Several months into the effort, government health officials are still trying to figure out how to address public concerns about the safety of the H1N1 vaccine. It seems a difficult task, even when there is good news, like today's report that the vaccine shows great promise in protecting pregnant women, even at low doses.
Even though no unexpected health problems have emerged from those who have received the vaccine, HHS announced a new arm to its vaccine safety surveillance system -- that old chestnut known as appointing a panel of outside experts.
The panel will review all the human data the government has, including use of the vaccine in the military, within the Indian Health Service, and other places. The panel review comes in addition to beefed-up ongoing projects to analyze reports of problems, and data already being gathered from various HMOs.
In a way, the officials are stuck. If they make extra efforts to study the vaccine, they're going to be accused of being worried about it. If they don't make noise about what they're doing, they will be seen as not worried enough. See some of our reader and listener questions here.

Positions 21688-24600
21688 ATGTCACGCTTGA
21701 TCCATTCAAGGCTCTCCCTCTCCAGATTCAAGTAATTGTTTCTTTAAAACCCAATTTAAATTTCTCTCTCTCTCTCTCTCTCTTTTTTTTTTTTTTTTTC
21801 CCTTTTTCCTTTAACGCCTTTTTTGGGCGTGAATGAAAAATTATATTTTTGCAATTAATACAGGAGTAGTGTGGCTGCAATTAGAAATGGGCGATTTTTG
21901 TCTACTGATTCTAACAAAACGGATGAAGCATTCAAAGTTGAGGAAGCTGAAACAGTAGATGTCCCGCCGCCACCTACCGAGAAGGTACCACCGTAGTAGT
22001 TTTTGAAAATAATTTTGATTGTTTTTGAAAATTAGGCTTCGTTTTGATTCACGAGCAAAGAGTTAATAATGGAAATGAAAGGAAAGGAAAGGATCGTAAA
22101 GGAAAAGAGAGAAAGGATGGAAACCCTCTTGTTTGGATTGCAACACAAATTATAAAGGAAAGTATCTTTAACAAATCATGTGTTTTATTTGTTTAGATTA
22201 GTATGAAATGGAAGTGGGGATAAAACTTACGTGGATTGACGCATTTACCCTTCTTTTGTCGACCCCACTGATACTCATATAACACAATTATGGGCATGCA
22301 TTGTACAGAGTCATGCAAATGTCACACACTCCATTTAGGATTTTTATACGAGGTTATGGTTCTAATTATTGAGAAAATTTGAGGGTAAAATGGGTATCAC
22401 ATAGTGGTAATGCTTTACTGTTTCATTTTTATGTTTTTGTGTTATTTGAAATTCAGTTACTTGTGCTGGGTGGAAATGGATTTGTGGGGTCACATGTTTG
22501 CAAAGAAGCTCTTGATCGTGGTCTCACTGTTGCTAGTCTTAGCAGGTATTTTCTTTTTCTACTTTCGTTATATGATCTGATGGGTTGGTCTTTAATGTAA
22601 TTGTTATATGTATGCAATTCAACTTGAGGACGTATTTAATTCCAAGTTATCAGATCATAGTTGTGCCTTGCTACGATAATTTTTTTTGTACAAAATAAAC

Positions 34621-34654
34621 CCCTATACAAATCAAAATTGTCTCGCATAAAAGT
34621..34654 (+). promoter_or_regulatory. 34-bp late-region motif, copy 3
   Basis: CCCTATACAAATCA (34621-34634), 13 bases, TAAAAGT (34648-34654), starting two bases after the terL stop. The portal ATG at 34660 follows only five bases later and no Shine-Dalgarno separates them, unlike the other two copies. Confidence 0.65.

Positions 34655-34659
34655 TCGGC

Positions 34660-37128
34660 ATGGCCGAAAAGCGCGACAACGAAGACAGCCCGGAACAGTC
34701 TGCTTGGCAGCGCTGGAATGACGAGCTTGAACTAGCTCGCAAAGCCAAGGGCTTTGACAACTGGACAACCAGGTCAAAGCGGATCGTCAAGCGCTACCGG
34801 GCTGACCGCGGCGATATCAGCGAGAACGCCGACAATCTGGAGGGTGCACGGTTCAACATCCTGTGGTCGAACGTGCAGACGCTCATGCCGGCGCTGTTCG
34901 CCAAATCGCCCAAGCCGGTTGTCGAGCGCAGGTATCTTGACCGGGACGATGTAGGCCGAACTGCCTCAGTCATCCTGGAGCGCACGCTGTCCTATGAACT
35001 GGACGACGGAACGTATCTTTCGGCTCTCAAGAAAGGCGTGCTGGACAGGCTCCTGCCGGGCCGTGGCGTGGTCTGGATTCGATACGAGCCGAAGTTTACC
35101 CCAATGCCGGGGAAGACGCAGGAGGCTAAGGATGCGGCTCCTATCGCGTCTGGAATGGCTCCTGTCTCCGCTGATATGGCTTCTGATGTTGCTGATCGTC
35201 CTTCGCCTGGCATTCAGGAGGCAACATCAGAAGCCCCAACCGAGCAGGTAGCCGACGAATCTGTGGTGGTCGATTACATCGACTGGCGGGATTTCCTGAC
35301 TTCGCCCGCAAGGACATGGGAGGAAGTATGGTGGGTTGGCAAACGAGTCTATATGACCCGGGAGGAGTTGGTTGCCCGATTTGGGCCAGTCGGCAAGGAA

It reminds us of a story told by the late Andy Spielman, a mosquito expert at Harvard University, nearly 20 years ago. Andy was endlessly fascinated by both mosquitoes and human behavior.
He told us about a mosquito-borne brain infection that had picked off a few people in eastern Massachusetts. One town in the area decided to spray chemicals to kill the mosquitoes. A nearby town decided not to spray.
In the town that was sprayed, no one got the brain infection. Townspeople were furious about the spraying, they said no cases proved that thee spraying wasn't necessary. There were a few serious illnesses in the town that didn't spray. And you guessed it, people there were furious as well.
You can't win for losing.